Don’t just stand there!
There’s more to playing jazz than just taking solos. There’s more to a jazz performance than just play the head together, take turns soloing, play the head, and end.
For some reason, new jazz players seem often to believe that the formula head – solos – head is all there is to playing jazz in a small group. Credit where it’s due, at least they are playing in a combo and have some sense of general structures and procedures. For, most students’ experience of ‘jazz’ is: wait for the conductor to count in, play verbatim what’s written on the music, and end. And that has as much to do with playing jazz as reading a script has to do with having a conversation. However, as I have written before, there is more to jazz than just solos.
In this short post, I will focus on things to do when you are playing in a band but it is not your ‘turn’ to solo.
Don’t Just Stand There. Do Something.
Most likely, you are playing off a lead sheet (ok, good start) or else you have memorised the tune and chord changes of a song (ah, very good). Those are just general sketches of a tune and say almost nothing about how it is to be arranged or performed. Read more about that in this post about using lead sheets. It is up to YOU, the performer/s, to bring it to life by arranging and realizing it in real time. ‘Realizing’ just means causing something to happen, creating the finished performance on the spot through your own actions, your own agency. Problem is, performances by new jazz players often lack life. They are nearly lifeless.
Incidentally, by ‘new jazz players’, I mean students who are new to jazz, not established players performing cutting-edge new stuff.
There are many things you can do to add life to your performance. I’ll summarise just a couple of examples, but you can learn more by looking at experienced, established, professional players on stage performing. Live is best, but on video is fine too. Audio-only recordings will help a bit, but not so much. Also, watching young, university/college/school players won’t help much either, because they are inexperienced and still just learning. Emerging players still in university or just out of it tend to be far too inwardly focused. Too many of them still think that jazz is just about soloing and your personal chops. Watch how really established players do it and learn from them. They have the personal skills to play at a high level but also the interpersonal skills to survive in a competitive industry.
So, on to the examples.
Firstly, don’t just stand there. Engage with the other performers, the audience, and the venue. They are all part of the performance. Look at others in the band, maybe smile or scowl or nod or unleash your stank face. Look at people in the audience. Play to the audience and for the audience. Read the room, adjust your playing or your set guided by the audience response. Play to the space, volume and approach in keeping with the venue and the occasion. Things like that.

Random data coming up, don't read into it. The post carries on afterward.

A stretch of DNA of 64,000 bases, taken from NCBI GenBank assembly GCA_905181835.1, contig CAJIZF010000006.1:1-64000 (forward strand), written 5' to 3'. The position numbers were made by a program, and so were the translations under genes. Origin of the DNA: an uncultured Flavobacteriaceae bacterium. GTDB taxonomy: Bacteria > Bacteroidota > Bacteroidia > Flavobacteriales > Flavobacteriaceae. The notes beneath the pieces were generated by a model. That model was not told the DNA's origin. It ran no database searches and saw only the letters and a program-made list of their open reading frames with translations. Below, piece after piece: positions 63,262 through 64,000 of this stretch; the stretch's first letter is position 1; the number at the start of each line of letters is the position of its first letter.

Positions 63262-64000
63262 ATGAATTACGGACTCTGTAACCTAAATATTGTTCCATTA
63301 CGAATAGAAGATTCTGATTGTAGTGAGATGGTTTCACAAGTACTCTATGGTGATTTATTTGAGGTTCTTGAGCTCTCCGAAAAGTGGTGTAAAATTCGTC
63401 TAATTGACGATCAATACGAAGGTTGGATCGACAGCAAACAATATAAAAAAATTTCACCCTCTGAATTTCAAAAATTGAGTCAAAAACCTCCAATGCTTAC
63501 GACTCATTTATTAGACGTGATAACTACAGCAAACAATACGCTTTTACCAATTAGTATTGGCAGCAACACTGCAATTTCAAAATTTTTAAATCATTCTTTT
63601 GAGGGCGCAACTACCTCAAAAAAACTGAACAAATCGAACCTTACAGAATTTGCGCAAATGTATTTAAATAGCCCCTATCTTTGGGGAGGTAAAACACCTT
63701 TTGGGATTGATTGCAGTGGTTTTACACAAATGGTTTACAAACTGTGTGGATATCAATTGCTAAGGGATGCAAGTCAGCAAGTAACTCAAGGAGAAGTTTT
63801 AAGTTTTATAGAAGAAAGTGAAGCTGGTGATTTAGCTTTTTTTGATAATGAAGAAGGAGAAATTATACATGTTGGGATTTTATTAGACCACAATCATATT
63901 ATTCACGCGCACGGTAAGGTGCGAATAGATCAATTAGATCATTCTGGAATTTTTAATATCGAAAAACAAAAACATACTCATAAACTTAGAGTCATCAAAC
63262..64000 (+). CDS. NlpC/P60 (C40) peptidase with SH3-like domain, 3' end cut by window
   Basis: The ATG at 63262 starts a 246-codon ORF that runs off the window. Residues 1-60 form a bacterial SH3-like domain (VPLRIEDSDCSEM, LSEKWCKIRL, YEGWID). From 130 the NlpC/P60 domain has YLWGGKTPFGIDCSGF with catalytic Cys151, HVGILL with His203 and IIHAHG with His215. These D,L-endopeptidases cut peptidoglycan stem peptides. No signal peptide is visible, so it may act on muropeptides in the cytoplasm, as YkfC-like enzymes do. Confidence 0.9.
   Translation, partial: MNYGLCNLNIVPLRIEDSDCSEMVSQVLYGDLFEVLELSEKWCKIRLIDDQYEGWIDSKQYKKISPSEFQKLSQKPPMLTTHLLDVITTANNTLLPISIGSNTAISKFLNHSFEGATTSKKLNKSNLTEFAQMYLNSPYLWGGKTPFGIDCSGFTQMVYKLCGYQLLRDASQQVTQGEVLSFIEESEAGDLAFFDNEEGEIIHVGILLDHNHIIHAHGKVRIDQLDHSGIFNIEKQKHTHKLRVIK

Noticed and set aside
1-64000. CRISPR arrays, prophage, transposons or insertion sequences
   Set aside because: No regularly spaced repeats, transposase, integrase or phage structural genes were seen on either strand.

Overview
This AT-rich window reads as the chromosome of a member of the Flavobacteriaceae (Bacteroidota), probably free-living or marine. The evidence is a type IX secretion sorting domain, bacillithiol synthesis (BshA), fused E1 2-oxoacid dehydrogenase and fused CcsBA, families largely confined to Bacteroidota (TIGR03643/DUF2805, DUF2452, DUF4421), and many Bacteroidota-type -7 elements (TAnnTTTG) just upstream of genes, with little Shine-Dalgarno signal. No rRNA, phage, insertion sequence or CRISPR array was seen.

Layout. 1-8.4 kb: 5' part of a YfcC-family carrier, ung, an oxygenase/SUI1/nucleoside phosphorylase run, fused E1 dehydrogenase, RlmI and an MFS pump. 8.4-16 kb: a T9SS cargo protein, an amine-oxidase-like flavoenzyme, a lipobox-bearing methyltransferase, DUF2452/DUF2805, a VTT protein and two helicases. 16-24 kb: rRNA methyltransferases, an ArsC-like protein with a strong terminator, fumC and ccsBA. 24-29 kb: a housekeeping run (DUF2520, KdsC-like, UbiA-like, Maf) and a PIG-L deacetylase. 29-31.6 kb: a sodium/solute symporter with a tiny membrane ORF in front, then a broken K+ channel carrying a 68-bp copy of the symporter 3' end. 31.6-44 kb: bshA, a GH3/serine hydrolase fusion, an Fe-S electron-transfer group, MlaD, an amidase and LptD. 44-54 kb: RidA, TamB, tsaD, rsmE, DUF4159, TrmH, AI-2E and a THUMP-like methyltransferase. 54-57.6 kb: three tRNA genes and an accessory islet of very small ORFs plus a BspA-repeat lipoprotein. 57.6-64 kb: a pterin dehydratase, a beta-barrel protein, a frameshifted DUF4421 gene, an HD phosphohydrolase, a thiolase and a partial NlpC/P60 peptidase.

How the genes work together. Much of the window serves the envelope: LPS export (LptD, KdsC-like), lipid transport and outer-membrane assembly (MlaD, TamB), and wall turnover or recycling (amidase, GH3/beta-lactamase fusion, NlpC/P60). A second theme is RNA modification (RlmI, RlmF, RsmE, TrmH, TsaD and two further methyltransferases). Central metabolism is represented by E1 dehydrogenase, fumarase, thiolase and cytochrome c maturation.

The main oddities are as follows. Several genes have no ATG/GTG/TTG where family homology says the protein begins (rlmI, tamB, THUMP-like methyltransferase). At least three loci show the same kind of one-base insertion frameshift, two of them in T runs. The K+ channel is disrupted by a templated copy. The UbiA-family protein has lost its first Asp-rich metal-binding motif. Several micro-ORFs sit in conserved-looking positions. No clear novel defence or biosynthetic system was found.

Secondly, don’t just stand there 2. Someone else is soloing? Contribute, at least sometimes, to the overall performance rather than just standing in place stock still staring at the floor while you endure their moment in the spotlight and await your solo and chance for glory. You can play backgrounds sometimes, lines or long tones, guide tones, or something else. If you aren’t going to do anything at all, at least get out of the way. Step back or off to the side. Don’t just stand there.
Thirdly, add something as a collective, as a team. You can add shout choruses, interludes, riffs, countermelodies. Behind and around a head, you can play fills or counter lines. Fills doesn’t mean solo or shred away, it means engage with what the others are playing and add musically appropriate stuff to enhance it. No showboating, it turns people off pretty quickly. Introductions and endings are good too – there is a lot more you can do than just starting at the top and ending as soon as the chart runs out. Bring something to the performance as a team that adds something to it.
Fourthly, interact with the rhythm section. I know this is really the same as my ‘firstly’ point, but I realise some of you are horn players so are already distracted by dreams of shreddage. Respond to them, give them things they can respond to. Do something. Do more than just solo away like they are a backing track. That’s boring for everyone besides you and besides, they can make you so much better if you harness their power.
Anyway, there are a few examples. Do like I said and listen to established players and bands. See and hear what they do. Really see and hear, focus on how they work as an ensemble and how each player contributes to the overall performance. Do not get distracted by their solo lines or transcribing their licks. Sure do that too, but learn from them how you can do more when you perform.
Above all, please, don’t just stand there.